An early spring blast of snow once predicted to bring upwards of 6 inches to the East End is now expected to duck south and east of Long Island, sparing the region from the worst of the powerful storm, weather experts say.
The North Fork can expect to see between 2 to 4 inches by Wednesday morning, said meteorologist Tim Morrin of the National Weather Service.
“Its track will move most of its precipitation over the ocean,” he said. “For us, it’ll be a glancing blow.”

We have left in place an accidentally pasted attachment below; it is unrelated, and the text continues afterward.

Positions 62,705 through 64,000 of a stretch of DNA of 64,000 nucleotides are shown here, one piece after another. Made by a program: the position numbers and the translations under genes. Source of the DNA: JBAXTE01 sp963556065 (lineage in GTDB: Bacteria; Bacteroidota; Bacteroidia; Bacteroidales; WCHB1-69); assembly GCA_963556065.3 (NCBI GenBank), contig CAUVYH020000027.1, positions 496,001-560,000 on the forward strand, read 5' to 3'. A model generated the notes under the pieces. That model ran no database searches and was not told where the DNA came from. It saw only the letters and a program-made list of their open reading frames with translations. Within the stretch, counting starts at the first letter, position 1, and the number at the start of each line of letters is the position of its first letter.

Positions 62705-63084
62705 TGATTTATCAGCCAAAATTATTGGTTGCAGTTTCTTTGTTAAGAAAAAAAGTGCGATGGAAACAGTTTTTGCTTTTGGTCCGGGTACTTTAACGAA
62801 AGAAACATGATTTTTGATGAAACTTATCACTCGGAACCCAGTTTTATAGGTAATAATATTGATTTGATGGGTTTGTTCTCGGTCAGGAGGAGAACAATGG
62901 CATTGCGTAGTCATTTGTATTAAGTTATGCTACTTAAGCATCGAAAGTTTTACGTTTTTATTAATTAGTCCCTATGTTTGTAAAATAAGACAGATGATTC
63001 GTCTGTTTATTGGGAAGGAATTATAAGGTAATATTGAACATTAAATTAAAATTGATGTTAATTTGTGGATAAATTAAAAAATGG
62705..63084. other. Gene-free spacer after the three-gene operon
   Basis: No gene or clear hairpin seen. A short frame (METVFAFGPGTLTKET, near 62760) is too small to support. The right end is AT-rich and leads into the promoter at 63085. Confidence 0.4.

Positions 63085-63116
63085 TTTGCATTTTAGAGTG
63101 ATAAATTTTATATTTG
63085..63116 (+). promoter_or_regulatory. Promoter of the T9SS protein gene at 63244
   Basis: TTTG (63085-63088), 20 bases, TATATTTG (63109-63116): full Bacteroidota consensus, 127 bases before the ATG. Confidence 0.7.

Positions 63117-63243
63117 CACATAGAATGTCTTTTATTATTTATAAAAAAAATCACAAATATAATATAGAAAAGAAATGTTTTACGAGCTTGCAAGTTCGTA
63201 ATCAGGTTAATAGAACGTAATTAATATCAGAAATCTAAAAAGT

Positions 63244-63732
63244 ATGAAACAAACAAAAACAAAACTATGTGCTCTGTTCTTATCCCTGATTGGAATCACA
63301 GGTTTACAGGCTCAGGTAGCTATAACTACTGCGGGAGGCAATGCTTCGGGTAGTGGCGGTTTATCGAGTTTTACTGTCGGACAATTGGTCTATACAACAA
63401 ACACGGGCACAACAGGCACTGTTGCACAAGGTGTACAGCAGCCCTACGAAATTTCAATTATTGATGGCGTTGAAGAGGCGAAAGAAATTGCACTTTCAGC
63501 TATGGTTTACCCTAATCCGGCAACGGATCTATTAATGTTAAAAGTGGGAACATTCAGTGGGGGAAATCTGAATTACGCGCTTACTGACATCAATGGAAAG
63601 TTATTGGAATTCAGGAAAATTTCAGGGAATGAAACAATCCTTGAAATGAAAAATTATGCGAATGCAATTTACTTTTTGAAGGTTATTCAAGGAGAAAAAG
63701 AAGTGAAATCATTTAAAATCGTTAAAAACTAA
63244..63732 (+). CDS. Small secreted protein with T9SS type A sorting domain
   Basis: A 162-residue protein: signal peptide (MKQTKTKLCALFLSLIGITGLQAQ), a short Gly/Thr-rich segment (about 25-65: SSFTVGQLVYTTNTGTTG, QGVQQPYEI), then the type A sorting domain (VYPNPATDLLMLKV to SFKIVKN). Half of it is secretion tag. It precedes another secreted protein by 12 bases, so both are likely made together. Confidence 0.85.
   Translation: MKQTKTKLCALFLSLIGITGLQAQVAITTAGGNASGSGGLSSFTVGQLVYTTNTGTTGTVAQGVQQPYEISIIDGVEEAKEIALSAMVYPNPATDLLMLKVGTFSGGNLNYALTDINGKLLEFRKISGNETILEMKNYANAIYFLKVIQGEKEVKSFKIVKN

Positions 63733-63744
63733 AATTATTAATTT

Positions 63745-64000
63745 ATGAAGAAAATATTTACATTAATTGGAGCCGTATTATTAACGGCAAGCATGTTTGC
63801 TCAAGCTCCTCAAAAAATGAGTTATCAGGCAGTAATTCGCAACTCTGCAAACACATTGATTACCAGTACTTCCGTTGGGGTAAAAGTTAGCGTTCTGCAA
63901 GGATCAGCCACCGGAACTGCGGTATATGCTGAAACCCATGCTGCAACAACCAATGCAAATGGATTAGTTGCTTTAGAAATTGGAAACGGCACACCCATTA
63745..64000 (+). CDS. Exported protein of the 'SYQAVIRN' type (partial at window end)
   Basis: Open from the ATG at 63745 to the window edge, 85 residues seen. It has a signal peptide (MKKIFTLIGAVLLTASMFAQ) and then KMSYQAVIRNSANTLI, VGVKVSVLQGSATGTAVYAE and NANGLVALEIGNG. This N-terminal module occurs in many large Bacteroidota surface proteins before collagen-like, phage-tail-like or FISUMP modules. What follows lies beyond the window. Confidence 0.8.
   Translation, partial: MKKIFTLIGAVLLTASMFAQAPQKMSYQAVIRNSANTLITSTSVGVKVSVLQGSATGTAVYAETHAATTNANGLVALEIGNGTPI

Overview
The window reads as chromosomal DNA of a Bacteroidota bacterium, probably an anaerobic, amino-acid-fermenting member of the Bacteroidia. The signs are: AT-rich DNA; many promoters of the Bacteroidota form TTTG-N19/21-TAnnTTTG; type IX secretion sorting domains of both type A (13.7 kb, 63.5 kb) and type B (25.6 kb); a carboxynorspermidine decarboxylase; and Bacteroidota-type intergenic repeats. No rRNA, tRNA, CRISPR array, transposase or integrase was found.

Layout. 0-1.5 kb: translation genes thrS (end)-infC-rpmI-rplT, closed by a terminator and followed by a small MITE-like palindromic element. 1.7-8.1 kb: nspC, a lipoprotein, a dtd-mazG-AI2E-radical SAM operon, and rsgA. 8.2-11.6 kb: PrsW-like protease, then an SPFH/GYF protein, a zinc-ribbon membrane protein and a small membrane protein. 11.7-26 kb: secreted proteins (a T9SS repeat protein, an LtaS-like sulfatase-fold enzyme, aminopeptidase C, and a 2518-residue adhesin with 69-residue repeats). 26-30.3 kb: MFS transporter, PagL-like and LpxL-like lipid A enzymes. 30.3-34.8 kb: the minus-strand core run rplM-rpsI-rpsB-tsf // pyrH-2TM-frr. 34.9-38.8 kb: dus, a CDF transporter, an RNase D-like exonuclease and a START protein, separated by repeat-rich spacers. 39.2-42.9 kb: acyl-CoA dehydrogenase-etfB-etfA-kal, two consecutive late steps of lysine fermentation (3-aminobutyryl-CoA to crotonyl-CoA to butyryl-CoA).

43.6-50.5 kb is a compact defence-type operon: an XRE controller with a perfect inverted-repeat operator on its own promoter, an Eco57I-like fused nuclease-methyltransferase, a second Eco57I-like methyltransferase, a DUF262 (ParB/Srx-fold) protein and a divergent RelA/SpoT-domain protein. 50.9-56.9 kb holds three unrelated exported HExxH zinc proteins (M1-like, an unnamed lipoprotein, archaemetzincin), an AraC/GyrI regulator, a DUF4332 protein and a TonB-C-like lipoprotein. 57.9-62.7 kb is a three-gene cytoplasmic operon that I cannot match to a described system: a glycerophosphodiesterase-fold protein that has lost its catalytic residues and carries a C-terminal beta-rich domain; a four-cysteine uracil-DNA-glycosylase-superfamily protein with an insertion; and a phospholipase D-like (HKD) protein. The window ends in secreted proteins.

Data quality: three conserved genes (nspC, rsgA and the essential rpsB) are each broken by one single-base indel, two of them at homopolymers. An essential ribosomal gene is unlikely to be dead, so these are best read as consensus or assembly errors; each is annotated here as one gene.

The storm will begin in the late afternoon Tuesday and residents can expect flurries through the early evening, though any snow that falls shouldn’t impact that evening commute, Mr. Morrin said.
“The roadways shouldn’t get snow covered [before the evening commute],” he said.
After dark, winds will increase and snow will fall steadily for up to eight hours, he said. But snowfall totals should only reach up to 4 inches for the most eastern parts of the Fork, with lesser totals farther north and west, he said.
“The storm will pass too far to the east to really hit too hard,” he said.